Pediatric Radiology > Abdominal > Neonatal > Hirschsprung Disease

Hirschsprung Disease

Contrast shows reduced size of rectum

Hirchsprung Disease is aganglionosis of the colon with absence of parasympathetic ganglia in mucosal and submucosal layers of colon. This is a result of the failure of normal cranial-caudal migration of ganglion cells. The most common transition site is the rectosigmoid colon. Total colonic aganglionosis is rare.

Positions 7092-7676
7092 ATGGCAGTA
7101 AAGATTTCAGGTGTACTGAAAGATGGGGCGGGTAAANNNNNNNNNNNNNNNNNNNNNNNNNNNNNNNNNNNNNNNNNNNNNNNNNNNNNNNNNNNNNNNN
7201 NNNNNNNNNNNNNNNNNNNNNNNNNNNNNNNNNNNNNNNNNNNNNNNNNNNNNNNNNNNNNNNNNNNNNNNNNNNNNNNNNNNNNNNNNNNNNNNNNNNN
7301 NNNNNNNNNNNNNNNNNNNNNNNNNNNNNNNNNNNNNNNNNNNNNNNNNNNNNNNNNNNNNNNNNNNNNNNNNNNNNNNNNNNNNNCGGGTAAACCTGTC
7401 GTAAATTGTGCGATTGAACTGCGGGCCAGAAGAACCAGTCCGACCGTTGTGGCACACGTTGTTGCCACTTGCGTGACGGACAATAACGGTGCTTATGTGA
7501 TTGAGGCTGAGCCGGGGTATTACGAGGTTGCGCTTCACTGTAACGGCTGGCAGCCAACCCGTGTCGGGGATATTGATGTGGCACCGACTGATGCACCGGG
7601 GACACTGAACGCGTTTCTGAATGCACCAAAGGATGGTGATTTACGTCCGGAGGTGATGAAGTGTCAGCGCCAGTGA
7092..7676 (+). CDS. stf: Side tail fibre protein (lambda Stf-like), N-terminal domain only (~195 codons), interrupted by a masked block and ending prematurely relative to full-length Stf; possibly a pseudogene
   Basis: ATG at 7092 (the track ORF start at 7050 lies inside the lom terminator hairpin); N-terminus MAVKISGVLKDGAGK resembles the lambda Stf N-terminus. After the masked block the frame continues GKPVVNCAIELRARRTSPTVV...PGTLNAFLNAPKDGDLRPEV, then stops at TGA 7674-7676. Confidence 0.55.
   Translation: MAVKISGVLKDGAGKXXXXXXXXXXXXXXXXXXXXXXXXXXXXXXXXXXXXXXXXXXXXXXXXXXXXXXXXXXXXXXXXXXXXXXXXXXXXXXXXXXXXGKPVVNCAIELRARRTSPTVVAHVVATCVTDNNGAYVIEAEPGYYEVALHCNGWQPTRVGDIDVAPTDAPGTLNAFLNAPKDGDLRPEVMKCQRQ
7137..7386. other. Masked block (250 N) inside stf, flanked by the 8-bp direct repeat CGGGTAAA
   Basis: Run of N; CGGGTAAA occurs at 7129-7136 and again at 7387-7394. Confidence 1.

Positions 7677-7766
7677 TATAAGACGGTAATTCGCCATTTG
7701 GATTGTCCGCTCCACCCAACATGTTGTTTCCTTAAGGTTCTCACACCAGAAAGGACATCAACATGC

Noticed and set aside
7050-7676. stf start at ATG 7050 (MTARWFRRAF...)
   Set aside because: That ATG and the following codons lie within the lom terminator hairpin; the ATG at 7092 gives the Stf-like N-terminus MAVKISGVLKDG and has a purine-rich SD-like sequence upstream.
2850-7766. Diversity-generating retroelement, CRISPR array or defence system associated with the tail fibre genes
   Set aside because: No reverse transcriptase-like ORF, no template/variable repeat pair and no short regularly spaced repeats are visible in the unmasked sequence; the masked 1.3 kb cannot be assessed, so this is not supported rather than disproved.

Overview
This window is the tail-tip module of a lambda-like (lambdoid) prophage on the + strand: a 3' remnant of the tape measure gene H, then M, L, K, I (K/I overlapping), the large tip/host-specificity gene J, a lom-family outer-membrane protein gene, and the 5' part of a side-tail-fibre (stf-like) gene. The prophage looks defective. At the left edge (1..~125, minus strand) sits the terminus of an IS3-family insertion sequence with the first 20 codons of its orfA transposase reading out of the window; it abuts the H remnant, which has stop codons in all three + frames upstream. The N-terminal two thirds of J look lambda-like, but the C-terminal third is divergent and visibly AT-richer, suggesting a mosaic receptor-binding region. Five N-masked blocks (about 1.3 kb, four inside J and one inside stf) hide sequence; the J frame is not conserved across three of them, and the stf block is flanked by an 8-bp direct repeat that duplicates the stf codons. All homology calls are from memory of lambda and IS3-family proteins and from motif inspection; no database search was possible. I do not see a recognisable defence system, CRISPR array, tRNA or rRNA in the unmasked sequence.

The incidence is 1 in 5,000-8,000 live births, with a male to female ratio of 4-9 to 1. Patients may present with failure to pass meconium within the first 24 hours of life or later with constipation and paradoxical diarrhea (25%). The treatment is a surgical pull-through procedure.

The transition zone is near the splenic flexure.  

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